Archive for July, 2009

Ignacio Michaud talks about Buford Highway

July 29, 2009

Ignacio Michaud was born and raised in Chile.  In 2005 he moved to Atlanta.  At night he paints and, during the day, he works as a translator at a farmers’ market on Buford Highway.  In this segment he talks about the multicultural qualities of Buford Highway and compares the spatial layout of the street to a neighborhood in Santiago.


Natasha Trethewey’s “Elegy for the Native Guards”

July 21, 2009

From 2004 to 2006, I produced videos for the online scholarly journal Southern Spaces. The journal’s editor Allen Tullos developed a special kind of video content for the site: poets reading their work at the locations in which their poems are set.  Words remain the foundation, but images and sounds can add new resonance and connections.  I helped Allen produce a few of these videos, and, in the past couple years, my friend Matt Miller has done a great job of expanding the project.

The most special “Poets in Place” performance I helped produce was for Natasha Trethewey’s “Elegy for the Native Guards.” We met Natasha in Gulfport, Mississippi (her hometown) and traveled with her to Ship Island, where the Civil War-era Fort Massachusetts is located.   This fort was home to the Louisiana Native Guards, one of the first African-American combat units to fight in the Civil War.  As we winded down our shooting with Natasha, a group of African-American Civil War re-enactors arrived on the island via the ferry boat.  It was almost as if Natasha’s poem had conjured up the Native Guard soldiers.

A couple months after we shot the video, Hurricane Katrina ravaged the Mississippi Gulf Coast.  Ship Island suffered major damage.  The eastern part of the island was totally submerged, and the boardwalk, pier and visitor’s center next to the fort were destroyed.

In 2007 Natasha Trethewey won the Pulitzer Prize for Poetry for her 2006 collection Native Guard, which contains the poem “Elegy for the Native Guards.”

Sam Heys on the Winecoff Hotel fire

July 14, 2009

Undoubtedly, one of the most tragic incidents in Atlanta history is the Winecoff Hotel fire, which occurred on the morning of December 7, 1946.  119 people lost their lives, and it’s still the worst hotel fire in U.S. history.

Sam Heys and Allen Goodwin wrote the definitive book about the fire, The Winecoff Fire: The Untold Story of America’s Deadliest Hotel Fire.  Allen maintains a website about the fire and its aftermath, and the site contains lots of photos and anecdotes about the victims and survivors.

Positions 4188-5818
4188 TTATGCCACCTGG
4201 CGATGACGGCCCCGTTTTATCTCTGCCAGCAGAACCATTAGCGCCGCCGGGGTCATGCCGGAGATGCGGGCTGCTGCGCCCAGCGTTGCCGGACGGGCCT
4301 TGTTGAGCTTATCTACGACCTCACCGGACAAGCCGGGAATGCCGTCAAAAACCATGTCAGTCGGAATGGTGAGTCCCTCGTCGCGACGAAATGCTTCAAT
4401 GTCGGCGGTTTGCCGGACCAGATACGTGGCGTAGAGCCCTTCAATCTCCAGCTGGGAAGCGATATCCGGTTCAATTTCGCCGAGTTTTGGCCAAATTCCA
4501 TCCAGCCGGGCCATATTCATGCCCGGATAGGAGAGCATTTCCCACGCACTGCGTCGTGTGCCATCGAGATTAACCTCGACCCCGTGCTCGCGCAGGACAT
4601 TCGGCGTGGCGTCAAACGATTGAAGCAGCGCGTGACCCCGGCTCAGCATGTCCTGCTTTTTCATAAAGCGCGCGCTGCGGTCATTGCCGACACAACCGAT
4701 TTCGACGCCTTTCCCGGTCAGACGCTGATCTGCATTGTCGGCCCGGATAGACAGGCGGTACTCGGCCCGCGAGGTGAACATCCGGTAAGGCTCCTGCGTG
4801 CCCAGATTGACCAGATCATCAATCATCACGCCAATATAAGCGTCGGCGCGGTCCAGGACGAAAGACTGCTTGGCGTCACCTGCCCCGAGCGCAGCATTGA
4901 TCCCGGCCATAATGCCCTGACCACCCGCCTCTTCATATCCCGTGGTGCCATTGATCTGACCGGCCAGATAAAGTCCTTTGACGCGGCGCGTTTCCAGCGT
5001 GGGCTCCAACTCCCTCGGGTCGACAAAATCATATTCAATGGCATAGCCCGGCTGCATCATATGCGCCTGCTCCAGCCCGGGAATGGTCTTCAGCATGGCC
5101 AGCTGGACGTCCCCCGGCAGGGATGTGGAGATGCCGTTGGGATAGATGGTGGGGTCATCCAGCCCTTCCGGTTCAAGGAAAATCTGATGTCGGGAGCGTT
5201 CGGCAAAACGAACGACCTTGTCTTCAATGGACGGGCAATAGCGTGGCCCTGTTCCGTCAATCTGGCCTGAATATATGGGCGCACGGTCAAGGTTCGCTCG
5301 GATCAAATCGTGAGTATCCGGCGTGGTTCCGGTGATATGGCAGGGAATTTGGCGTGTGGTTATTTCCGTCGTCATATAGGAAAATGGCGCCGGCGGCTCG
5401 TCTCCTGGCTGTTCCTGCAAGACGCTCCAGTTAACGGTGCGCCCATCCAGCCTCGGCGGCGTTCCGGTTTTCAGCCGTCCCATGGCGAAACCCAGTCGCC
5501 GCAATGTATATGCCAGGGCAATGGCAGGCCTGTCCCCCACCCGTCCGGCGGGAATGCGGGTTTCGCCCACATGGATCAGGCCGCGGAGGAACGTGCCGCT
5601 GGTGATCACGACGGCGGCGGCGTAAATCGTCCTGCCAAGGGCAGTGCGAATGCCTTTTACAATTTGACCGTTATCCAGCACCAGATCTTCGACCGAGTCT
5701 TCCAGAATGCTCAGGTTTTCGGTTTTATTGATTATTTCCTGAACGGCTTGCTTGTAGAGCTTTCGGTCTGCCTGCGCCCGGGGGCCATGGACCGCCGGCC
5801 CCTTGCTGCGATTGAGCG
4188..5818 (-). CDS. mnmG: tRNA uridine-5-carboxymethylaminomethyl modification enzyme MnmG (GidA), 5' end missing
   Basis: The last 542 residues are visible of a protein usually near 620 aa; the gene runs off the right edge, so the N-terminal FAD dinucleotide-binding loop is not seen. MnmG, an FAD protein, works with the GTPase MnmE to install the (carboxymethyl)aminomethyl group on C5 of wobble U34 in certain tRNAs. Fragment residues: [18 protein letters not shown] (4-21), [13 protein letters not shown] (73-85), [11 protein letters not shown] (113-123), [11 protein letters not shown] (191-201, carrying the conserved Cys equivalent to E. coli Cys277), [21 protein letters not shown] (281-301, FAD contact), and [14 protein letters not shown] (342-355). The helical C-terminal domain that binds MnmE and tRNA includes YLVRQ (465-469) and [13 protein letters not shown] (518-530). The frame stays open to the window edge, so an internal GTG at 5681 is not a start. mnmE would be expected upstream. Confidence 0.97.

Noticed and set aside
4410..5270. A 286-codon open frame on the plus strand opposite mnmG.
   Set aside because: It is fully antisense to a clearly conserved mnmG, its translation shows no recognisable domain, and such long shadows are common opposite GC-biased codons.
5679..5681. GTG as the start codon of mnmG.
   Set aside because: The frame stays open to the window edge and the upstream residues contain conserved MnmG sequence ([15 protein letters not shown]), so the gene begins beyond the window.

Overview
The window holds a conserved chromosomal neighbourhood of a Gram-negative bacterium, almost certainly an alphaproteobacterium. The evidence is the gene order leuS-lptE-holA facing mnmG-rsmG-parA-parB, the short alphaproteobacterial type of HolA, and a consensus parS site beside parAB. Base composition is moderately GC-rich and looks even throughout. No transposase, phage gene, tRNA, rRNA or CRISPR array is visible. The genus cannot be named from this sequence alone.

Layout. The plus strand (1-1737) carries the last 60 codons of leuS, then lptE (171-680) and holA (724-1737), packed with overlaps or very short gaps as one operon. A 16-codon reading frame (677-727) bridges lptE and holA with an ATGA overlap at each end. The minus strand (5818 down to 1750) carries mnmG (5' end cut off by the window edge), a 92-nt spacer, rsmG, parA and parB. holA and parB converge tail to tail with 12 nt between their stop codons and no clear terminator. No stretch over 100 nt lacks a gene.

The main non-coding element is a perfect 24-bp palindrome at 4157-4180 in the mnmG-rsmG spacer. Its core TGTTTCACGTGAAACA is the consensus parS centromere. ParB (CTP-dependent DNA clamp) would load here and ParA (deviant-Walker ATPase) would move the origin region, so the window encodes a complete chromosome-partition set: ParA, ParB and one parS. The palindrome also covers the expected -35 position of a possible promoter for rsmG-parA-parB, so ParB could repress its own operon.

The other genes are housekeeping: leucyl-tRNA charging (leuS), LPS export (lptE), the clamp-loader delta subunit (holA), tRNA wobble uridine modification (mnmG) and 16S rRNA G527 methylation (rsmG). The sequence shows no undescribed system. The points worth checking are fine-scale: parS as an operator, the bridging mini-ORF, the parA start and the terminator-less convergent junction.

Sam graciously met me in front of the site of the old Winecoff Hotel to provide the basic story of the fire, including a discussion of the famous photos of the fire taken Georgia Tech grad student Arnold Hardy.  After twenty-five years of neglect, the building re-opened in 2007 as the boutique Ellis Hotel.

Kirk West and the Allman Brothers archive

July 9, 2009

A couple years ago I produced a short documentary about music archives and archivists. The following segment, which focuses on Kirk West and the Allman Brothers archive in Macon, was the first part of that film.

Thanks to Hibbotte for major production assistance with this piece.

Oakland Cemetery 16mm

July 8, 2009

I realized that I had some unused reels of black and white 16mm film, so I decided to go to Oakland Cemetery and do some old-fashioned shooting on celluloid.  The cemetery is probably one the best places in town to bring a camera.  The graves and old trees are beautiful and moody, and it’s all surrounded by great Atlanta sights (downtown, CSX rail lines, the Fulton mill, etc.).

The underlying music is an excerpt from the song “What a Day May Bring,” taken from Slang’s 2001 release The Bellwether Project, a record that my brother and I helped produce.

Videos from the Lower Chattahoochee Valley blues project

July 4, 2009

Five years ago I built a website about blues music in the lower Chattahoochee Valley for the online journal Southern Spaces.  Here’s some of what I wrote in the intro:

The Lower Chattahoochee River Valley region has one of the richest traditions of blues music in America; but, apart from long-time residents of the region and a handful of blues aficionados, the blues legacy of the Lower Chattahoochee Valley is largely ignored. The region — defined here as the eighteen counties that hug the Chattahoochee River along the Georgia/Alabama border, along with three additional counties in Georgia that have traditionally been a hotbed for blues music — doesn’t have a revered blues reputation like the Mississippi Delta. That’s probably due to the fact that virtually no 78’s of country blues emerged from the Lower Chattahoochee Valley from the twenties through the forties and only a small number of Lower Chattahoochee blues 45’s, LP’s, and CD’s have been issued since the fifties.

One person has been largely responsible for documenting the rich blues tradition of the Lower Chattahoochee Valley: George Mitchell.  From the late sixties through the eighties, Mitchell recorded dozens of nonprofessional blues artists, many of whom were old enough to have recorded before World War II. More than just an amazing portrait of talent and creativity, Mitchell’s recordings demonstrate that the region has developed a unique blues sound.

For my project, I interviewed George and taped performances by some of the region’s blues artists (Thanks to Jason Hibberd for production assistance).

I’ve assembled a couple video highlights from the project.  Here is Precious Bryant playing the instrumental “Georgia Buck” at a club in Columbus:

And here is Precious playing  the great Memphis Minnie tune “My Chaffeur” in her front yard:

George Mitchell discusses the unique sound of Lower Chattahoochee blues:

George Daniel delivers a raw performance of “Smokestack Lightning” in his front yard:

Happy Fourth.